Stitch Craft Create Blog

Give Water Apron Tutorial by Jen Osborn

Jen Osborn, author of the fantabulous book, Mixed and Stitched, is here with us today. We are so happy to feature her beautiful book, as well as a brand new project tutorial created by Jen! 

For this week only (through Sunday, March 11), you can buy your own copy of Mixed and Stitched for 50% off (a savings of over $12) here at the Martha Pullen store.

A quick peek at some of the awesome projects in Mixed & Stitched!
Give Water Apron

by Jen Osborn

My longtime friend, mentor, and constant source of inspiration, Jenny Doh, is doing something wonderful this year with the help of my new friend Cynthia Schaffer. She’s raising money by wearing a little black uniform Cynthia made until Valentine’s Day 2013 to raise awareness to the world’s water crisis. I think she’s doing it in an incredibly creative way, and got really excited when I found out she’s also including those who donate in on the fun. You see, with a minimum donation of $25, you can send Jenny an accessory to wear with her little black uniform. In return, she’ll take a photo in your accessory, and blog about it over on CrescenDOH.com. Philanthropy has long been dear to my heart (as has Jenny), and my mind instantly started churning with accessory ideas. I know that Jenny loves aprons, and since I have some really cool fabrics right now in just the right colors, I decided to whip a new one up for her! It’s super-duper simple, and you really only need basic sewing skills, and a few decorative stitches on your sewing machine to create it. Here’s how:

supplies:

FABRIC

   20 x 18 IN white muslin or thin cotton (backing)

   43 x 3 IN black w/ white polka dot (sash)

   38 X 4 IN red pattern (sash)

   13 x 4 IN black & white pattern (selvage still on one long side)

   13 x 4 IN aqua solid (selvage still on one long side)

   3 pieces – each 5 x 10 IN

   2 pieces – each 17 x 5 IN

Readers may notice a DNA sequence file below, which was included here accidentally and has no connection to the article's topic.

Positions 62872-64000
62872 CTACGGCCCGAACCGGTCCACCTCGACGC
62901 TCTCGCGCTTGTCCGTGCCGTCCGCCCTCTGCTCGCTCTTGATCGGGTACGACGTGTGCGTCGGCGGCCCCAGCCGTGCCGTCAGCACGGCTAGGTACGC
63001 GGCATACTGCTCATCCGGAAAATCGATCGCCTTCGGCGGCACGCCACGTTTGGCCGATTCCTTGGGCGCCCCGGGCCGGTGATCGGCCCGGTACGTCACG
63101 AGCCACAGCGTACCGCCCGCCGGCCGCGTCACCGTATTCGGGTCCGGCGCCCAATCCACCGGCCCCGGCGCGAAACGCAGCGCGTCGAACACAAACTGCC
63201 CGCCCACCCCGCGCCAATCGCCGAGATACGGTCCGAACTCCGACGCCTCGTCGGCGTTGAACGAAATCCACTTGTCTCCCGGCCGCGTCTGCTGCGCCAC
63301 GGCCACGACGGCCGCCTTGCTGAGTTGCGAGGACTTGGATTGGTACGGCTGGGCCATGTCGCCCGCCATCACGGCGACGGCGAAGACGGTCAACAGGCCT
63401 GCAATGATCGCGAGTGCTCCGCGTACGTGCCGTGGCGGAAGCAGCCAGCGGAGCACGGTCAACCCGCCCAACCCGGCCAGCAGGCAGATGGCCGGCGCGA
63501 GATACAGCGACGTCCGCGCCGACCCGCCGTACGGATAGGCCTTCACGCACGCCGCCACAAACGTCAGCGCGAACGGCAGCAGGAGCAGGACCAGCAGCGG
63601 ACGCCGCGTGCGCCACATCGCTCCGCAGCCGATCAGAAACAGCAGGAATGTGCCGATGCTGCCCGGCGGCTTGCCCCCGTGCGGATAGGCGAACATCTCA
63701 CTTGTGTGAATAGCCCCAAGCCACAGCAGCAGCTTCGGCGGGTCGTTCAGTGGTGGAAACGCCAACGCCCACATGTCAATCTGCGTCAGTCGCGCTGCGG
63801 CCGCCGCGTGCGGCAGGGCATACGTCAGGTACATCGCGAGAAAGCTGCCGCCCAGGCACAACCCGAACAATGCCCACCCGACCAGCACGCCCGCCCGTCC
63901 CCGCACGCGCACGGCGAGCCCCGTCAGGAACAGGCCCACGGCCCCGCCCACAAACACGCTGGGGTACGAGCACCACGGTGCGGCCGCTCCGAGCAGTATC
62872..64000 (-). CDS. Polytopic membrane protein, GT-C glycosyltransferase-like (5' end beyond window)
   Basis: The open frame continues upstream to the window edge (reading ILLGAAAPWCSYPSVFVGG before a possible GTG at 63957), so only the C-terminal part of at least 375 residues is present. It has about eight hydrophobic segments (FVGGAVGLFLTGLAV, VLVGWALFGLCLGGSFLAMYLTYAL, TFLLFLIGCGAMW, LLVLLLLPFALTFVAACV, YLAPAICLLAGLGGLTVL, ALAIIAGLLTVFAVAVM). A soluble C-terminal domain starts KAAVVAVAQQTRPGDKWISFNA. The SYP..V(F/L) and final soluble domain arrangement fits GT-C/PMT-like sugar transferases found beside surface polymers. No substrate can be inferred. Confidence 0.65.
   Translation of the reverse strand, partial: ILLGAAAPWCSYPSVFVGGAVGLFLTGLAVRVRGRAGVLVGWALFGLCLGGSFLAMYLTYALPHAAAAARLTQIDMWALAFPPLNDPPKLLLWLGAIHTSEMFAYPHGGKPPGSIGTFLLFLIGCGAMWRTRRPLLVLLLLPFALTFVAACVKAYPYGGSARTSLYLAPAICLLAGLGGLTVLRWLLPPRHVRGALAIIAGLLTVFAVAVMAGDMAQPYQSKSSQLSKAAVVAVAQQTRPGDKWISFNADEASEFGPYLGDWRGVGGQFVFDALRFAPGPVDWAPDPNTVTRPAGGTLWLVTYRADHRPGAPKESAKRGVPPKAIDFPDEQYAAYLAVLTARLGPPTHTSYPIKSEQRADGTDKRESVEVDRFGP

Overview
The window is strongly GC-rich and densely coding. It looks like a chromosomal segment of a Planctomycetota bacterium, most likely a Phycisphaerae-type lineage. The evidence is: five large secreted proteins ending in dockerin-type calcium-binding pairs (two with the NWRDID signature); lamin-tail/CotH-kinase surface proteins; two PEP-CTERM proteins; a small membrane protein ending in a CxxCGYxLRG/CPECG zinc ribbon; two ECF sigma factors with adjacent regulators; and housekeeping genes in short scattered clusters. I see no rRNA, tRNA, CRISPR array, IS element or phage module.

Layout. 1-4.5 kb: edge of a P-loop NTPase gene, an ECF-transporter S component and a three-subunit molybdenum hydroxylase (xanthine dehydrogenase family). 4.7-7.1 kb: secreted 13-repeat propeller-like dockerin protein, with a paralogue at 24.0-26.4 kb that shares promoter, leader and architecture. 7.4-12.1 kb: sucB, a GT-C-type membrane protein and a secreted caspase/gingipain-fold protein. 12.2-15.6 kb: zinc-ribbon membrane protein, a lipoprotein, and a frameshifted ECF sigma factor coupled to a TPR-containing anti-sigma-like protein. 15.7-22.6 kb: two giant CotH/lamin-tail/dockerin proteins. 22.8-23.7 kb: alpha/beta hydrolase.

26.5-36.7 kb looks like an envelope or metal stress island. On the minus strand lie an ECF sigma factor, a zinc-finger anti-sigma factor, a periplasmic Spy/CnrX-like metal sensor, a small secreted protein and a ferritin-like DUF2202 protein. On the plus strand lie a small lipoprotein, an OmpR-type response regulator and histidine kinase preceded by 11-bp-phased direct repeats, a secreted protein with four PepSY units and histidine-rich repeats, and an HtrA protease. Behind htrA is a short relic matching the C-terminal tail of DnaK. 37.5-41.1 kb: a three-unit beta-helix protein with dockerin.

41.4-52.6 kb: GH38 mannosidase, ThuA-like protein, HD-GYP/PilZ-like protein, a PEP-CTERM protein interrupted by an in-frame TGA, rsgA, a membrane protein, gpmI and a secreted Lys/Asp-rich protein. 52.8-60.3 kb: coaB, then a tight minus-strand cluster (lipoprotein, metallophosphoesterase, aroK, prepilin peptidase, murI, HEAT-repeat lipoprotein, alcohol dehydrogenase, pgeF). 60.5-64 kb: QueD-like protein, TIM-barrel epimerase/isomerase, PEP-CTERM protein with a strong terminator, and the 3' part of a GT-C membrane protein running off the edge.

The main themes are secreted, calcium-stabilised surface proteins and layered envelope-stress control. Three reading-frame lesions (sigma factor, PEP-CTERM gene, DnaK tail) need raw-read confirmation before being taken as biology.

1 yard 1/2 IN grey grossgrain ribbon

   1 yard aqua rik-rak

   grey thread

   scissors

   hot iron

   sewing machine

   heart button & chain

 

STEP 1:

I like to start by making the sash and working down when making aprons. So, start by taking your long strip of black & white polka dot fabric, and press each long side under 1/2 inch with a super hot iron. Lay this over the top of your red pattern strip, and sew down the middle and both long edge with four straight rows. Set aside and “dry run” your apron body.
Step 1

STEP 2:
I always like to do a dry run with my projects so I have a vague idea of what they will look like beforehand. This gives me a chance to move things around if a certain fabric doesn’t look right next to another one. The easiest way to do this is to lay your white backing fabric on a flat surface, and arrange your fabric cuts on top of it. Once you have everything where you want it, you just have to start piecing everything together patchwork style (Just like in my book Mixed and Stitched). 
Step 2

 

STEP 3:

I chose to have two long panels on either side of my apron, and kinda sash-in the center busy-ness. This also allows me to use the selvedge of the left and right fabrics to be my apron edges. This means you don’t have to hem either one, saving time; plus I think it looks kinda raw and wonderful. All you have to do is:
  • With right sides together, sew all three 5″ x 10″ fabric pieces together into a long strip, long side to long side. 
  • Step 3a: Sew together long sides
  • Press your seams toward the outside fabrics (the pin print & gray print here). Trim the panel down to measure 13 x 10 IN.
Step 3B: Press toward the outside

STEP 4: